This snail, a native of eastern U.S., is known as Lobosculum pustuloides, although it may not actually belong to that genus (family Polygyridae). For today, however, I will ignore its uncertain taxonomic placement and instead discuss the hairs that cover its shell.
The hairs grow out of the periostracum, the thin skin-like layer that covers the outside of the shell. There are several species of land snails that have similar hairy shells. For example, in the U.S. the species in the genus Stenotrema, also in Polygyridae, too have hairy shells.
What are the hairs for?
To answer that question, Pfenninger et al. (2005) studied the members of the European land snail genus Trochulus. Their analyses show that the habitats of the Trochulus species with hairy shells tend to be wetter than those of the species with hairless shells. They also did some tests that showed that on a wet leaf surface a larger minimum force was necessary to move hairy shells than hairless shells. So they speculate that the hairs help the snails stick to wet surfaces such as the leaves of plants that they apparently climb when they are feeding. It is not clear to me, however, why the snails' already sticky feet and slime wouldn't be strong enough to secure them to the plants they are on.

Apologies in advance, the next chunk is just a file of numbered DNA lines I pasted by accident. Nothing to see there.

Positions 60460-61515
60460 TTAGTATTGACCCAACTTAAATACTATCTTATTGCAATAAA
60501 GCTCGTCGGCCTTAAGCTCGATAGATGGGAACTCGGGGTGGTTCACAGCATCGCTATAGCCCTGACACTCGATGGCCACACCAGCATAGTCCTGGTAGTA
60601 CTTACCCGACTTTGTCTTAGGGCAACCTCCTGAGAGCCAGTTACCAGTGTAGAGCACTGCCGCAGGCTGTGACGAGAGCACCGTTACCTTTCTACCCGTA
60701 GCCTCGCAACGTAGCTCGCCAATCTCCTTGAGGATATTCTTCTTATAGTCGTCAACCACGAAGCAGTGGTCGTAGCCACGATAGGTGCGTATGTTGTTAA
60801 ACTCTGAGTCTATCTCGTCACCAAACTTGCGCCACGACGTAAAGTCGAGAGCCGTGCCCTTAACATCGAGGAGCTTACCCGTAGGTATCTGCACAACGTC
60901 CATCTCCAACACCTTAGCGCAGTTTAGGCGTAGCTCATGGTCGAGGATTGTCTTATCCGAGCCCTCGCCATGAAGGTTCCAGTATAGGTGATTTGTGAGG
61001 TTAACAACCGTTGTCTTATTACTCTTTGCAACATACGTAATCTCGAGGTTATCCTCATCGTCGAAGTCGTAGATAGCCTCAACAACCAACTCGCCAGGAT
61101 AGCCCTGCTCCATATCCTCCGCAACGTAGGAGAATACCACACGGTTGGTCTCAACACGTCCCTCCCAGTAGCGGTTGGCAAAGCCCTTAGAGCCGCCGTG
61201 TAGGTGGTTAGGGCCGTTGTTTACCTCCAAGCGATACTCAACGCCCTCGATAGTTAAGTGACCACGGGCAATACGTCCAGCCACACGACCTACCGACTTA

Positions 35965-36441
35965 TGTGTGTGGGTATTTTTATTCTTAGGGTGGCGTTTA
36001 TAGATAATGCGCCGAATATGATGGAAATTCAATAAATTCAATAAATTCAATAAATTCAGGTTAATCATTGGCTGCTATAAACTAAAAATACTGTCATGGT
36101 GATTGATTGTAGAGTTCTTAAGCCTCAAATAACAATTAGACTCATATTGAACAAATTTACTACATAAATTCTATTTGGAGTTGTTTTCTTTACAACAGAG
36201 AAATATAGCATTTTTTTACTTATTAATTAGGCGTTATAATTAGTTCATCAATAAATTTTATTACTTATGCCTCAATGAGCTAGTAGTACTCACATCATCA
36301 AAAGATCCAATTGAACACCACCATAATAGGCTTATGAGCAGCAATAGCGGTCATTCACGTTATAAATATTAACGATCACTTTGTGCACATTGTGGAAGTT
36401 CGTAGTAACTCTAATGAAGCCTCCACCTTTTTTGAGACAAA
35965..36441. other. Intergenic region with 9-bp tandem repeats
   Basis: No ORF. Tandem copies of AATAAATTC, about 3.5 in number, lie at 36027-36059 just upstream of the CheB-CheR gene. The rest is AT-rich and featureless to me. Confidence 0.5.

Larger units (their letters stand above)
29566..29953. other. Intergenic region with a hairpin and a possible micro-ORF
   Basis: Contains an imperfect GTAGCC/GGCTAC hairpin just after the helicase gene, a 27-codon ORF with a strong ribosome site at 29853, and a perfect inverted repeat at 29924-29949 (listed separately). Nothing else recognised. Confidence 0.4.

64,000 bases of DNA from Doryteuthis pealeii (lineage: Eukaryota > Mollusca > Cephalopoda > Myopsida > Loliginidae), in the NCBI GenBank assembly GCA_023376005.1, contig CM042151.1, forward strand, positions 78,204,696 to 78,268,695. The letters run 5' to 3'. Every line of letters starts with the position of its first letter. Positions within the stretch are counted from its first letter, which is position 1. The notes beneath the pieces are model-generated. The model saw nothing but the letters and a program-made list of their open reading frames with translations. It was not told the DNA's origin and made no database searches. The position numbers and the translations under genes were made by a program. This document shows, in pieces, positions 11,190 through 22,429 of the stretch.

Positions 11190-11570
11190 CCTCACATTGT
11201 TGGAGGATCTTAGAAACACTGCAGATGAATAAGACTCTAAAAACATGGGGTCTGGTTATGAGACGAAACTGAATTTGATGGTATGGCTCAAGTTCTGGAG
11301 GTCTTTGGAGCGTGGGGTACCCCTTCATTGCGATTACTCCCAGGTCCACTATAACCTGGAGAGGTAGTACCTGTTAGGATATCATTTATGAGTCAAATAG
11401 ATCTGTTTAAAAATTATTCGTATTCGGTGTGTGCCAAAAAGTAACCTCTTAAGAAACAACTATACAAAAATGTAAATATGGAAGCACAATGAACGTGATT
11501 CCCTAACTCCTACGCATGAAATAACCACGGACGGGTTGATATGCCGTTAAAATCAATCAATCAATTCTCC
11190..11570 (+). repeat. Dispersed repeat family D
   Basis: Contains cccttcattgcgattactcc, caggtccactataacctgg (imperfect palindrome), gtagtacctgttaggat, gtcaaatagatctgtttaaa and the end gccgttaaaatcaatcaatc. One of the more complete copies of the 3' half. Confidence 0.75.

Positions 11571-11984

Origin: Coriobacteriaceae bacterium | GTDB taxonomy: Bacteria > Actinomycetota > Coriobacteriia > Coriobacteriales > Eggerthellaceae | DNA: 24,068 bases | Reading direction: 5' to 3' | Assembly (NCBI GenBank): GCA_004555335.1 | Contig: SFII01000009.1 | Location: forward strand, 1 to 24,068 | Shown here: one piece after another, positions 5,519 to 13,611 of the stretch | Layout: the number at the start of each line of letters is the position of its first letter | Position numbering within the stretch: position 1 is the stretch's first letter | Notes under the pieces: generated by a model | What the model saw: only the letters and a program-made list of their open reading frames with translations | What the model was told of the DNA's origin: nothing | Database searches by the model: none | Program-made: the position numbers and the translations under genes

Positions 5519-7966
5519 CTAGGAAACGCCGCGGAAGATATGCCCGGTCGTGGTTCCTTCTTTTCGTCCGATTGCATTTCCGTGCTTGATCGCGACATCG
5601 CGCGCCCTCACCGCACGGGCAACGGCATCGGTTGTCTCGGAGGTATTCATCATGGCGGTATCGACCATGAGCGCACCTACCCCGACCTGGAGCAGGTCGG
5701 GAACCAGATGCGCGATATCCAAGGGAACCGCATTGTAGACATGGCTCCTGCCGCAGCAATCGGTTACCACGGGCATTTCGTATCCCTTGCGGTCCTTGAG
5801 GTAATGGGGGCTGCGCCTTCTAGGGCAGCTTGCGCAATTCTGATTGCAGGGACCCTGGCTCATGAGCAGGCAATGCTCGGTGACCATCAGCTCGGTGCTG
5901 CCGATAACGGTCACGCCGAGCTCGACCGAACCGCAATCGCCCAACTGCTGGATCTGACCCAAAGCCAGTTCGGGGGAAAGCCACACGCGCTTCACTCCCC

Would their findings apply to L. pustuloides and the other hairy U.S. snails? These snails seem to spend most of their time in the litter or on rotting trunks on the ground. I don't think they are in any danger of falling down from places high above the ground.
One possibility not considered by Pfenninger et al. is that the hairs may have an antipredatory function. They may, for example, deter the carnivorous snail Haplotrema concavum that drills thru the shells of its victims if it can't fit its head thru their apertures.
Lobosculum pustuloides is a small snail. The shell of this particular adult was 4.2 mm across.
Markus Pfenninger, Magda Hrabáková, Dirk Steinke, Aline Dèpraz. 2005. Why do snails have hairs? A Bayesian inference of character evolution. BMC Evolutionary Biology 5:59 (4 November 2005). pdf